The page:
A study by FAU and two other universities compared current rents with “historical trends.” It found Miami No. 1 in U.S., with rents 22.7% higher than historically expected.
BOCA RATON, Fla. – High rent increases remain the norm across Florida and beyond, and the Federal Reserve’s recent interest rate hike is unlikely to improve the landscape for cash-strapped renters, according to researchers at Florida Atlantic University (FAU) and two other schools.
The Waller Weeks & Johnson Rental Index, a collaboration started this year by FAU, The University of Alabama and Florida Gulf Coast University, finds that renters pay significantly more than expected based on historical trends in individual markets.
Metro Miami was the nation’s most overvalued rental market in May for the third consecutive month, according to the index. In Miami, renters were paying a premium of 22.70%.
Florida markets in the top 10
- No. 1 Miami (22.70%)
- No. 2 Fort Myers (20.41%)
- No. 4 Bradenton/Sarasota (17.86%)
- No. 5 Tampa (17.52%)
- No. 7 Port St. Lucie (15.89%)
- No. 9 Lakeland (15.36%)
Markets outside Florida in the top 20
- No. 6 Knoxville, Tennessee (16.92%)
- No. 10 Bakersfield, California (15.33%)
- No. 16 Phoenix (13.76%)
- No. 19 Las Vegas (13.20%)
- No. 20 Austin, Texas (13.02%)
May’s average monthly rental rate in the U.S. was $1,979 – 9.85% higher than what researchers estimate renters would be paying based on past market trends.
Fort Myers had the nation’s largest year-over-year rent increase in May at 33.10%, followed by Miami at 31.04%. The U.S. average was 15.87%. Rents traditionally rise by only 2 or 3% a year. The full rankings of 107 metros can be found here.
“Florida’s rising rents only serve to exacerbate the ongoing housing crisis in the state,” says Ken H. Johnson, Ph.D., an economist in FAU’s College of Business. “The Fed’s interest rate increase will price more people out of the housing market and keep them as renters – and as long as the demand for renting remains high, rental rates almost certainly will stay elevated as well.”
The researchers use past leasing data from Zillow’s Observed Rental Index to statistically model historical trends from 2014 and determine where rents should be now. They then compare those to existing rents. The difference between the two is the premium renters are paying. The higher the premium, the more “overvalued” a market is. The analysis covers the entire rental stock of homes and apartments.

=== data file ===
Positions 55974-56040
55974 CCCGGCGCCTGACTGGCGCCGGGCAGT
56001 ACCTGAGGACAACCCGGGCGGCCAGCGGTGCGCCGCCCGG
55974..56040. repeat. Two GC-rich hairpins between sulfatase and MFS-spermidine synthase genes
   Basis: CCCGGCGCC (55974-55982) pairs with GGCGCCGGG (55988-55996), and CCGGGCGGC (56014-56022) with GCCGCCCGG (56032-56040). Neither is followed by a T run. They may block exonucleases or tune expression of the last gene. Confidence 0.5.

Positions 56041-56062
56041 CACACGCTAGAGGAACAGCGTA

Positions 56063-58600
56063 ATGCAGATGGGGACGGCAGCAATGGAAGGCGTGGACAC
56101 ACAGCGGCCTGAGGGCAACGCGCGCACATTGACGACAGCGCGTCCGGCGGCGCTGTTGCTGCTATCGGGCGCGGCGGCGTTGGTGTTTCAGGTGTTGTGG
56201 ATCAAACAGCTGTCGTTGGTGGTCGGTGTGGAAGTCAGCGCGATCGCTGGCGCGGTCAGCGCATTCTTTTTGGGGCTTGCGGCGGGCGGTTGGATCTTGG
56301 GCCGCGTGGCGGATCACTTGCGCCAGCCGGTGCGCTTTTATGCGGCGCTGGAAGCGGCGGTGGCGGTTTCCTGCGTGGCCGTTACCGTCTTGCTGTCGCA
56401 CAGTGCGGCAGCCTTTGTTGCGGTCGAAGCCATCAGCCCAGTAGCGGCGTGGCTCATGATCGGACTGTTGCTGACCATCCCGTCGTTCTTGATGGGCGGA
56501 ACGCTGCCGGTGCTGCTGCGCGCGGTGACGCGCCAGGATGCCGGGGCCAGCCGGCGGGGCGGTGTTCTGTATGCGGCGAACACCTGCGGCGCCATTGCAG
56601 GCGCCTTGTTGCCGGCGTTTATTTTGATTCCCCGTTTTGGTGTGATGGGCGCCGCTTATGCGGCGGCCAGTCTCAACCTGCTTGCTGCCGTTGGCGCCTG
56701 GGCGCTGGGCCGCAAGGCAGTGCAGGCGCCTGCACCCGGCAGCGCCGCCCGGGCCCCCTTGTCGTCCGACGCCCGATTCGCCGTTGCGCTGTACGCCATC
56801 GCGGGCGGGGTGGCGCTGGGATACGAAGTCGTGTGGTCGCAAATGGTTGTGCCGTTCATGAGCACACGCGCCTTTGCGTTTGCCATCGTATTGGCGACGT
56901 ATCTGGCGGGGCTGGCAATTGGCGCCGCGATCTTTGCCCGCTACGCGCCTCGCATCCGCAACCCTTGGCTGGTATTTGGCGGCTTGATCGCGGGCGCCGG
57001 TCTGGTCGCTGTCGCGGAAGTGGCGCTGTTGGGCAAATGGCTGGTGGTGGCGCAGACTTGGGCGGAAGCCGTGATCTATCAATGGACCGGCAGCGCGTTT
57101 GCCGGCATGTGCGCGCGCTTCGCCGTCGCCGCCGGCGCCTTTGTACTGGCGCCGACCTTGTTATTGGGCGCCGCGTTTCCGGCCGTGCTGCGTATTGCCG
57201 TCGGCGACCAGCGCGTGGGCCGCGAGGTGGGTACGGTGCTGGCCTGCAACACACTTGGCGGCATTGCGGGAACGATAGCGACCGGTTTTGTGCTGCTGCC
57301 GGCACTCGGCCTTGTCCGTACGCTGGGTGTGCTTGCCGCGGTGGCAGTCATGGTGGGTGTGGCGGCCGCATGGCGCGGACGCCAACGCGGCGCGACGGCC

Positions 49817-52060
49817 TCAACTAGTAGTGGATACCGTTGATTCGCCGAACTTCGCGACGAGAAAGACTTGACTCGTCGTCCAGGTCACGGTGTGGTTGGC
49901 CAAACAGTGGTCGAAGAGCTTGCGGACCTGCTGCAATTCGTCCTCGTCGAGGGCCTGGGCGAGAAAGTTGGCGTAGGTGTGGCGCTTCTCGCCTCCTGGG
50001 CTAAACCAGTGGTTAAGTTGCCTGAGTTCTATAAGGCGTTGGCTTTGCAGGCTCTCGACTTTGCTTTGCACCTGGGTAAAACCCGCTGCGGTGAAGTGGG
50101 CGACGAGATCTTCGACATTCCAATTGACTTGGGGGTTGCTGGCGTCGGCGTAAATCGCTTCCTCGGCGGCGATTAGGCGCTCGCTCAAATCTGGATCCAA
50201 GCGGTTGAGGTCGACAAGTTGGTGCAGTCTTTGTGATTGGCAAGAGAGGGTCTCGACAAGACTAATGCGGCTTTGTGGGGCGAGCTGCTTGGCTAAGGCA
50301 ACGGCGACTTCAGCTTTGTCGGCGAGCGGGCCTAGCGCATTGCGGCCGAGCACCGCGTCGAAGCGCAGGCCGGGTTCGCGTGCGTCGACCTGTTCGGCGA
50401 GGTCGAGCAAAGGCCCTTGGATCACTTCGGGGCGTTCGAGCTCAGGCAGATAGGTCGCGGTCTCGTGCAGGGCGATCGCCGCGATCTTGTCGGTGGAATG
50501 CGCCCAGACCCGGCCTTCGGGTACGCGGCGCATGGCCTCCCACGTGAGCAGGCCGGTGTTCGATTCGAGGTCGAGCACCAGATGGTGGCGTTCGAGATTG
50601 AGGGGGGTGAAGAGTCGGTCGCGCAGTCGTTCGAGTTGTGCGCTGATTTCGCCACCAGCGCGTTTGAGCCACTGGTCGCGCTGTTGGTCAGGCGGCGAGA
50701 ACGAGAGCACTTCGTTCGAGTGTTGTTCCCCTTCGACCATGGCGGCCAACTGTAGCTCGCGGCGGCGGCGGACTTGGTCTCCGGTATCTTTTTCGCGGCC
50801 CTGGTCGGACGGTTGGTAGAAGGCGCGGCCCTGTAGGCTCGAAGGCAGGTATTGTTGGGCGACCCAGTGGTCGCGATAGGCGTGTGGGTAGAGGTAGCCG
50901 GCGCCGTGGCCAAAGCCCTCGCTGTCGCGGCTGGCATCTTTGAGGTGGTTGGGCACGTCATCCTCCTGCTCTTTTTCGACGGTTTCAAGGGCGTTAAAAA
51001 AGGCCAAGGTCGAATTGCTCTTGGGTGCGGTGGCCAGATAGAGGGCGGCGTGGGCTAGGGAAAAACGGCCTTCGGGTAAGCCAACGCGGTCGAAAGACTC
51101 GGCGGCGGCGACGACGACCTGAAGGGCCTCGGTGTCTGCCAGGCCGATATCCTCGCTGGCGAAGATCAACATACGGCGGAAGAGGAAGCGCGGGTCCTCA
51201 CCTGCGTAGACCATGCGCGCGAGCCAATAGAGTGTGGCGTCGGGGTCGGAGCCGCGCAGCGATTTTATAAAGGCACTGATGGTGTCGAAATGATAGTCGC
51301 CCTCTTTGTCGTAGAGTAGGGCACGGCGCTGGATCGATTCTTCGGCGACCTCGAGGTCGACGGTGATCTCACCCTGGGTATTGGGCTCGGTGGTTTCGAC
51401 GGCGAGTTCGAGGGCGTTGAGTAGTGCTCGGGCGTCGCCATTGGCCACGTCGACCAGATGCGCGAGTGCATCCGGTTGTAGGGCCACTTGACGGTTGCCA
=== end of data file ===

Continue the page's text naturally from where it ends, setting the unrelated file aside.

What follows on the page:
Bennie Waller, Ph.D., an incoming faculty member at UA’s Culverhouse College of Business, says year-over-year rent increases in Florida and across the country clearly are being driven by persistent inventory shortages in multifamily housing.
“Until we can build units faster, the nation’s rental crisis will continue,” he said.
But building faster is difficult, says Shelton Weeks, Ph.D., of FGCU’s Lucas Institute for Real Estate Development & Finance.
“In addition to the lengthy approval process faced by apartment development projects, a primary culprit here is the resistance within many communities to new projects with higher levels of density,” he says. “In order for markets to function properly and add supply where needed, it is critical for municipalities to streamline the approval process for these projects and for density to be increased to a point where the new units can be offered at reasonable rental rates.”
The researchers say rent relief is possible, but it won’t be immediate.
The latest figures suggest that the vast majority of the 107 markets is on pace for much smaller annual increases in the coming months, though the timing is uncertain.
Meanwhile, a large pool of seasonal homes being managed as short-term vacation rentals is likely to become traditional rentals because owners want to cash in on the strong market. In addition, many temporary Florida transplants who were working remotely may soon return home as more offices in other parts of the nation reopen.
“These two elements could come together to produce a better balance between supply and demand of rental units and give burdened renters a break,” Johnson says. “But until then, renters may have to cut back on discretionary spending to make ends meet.”
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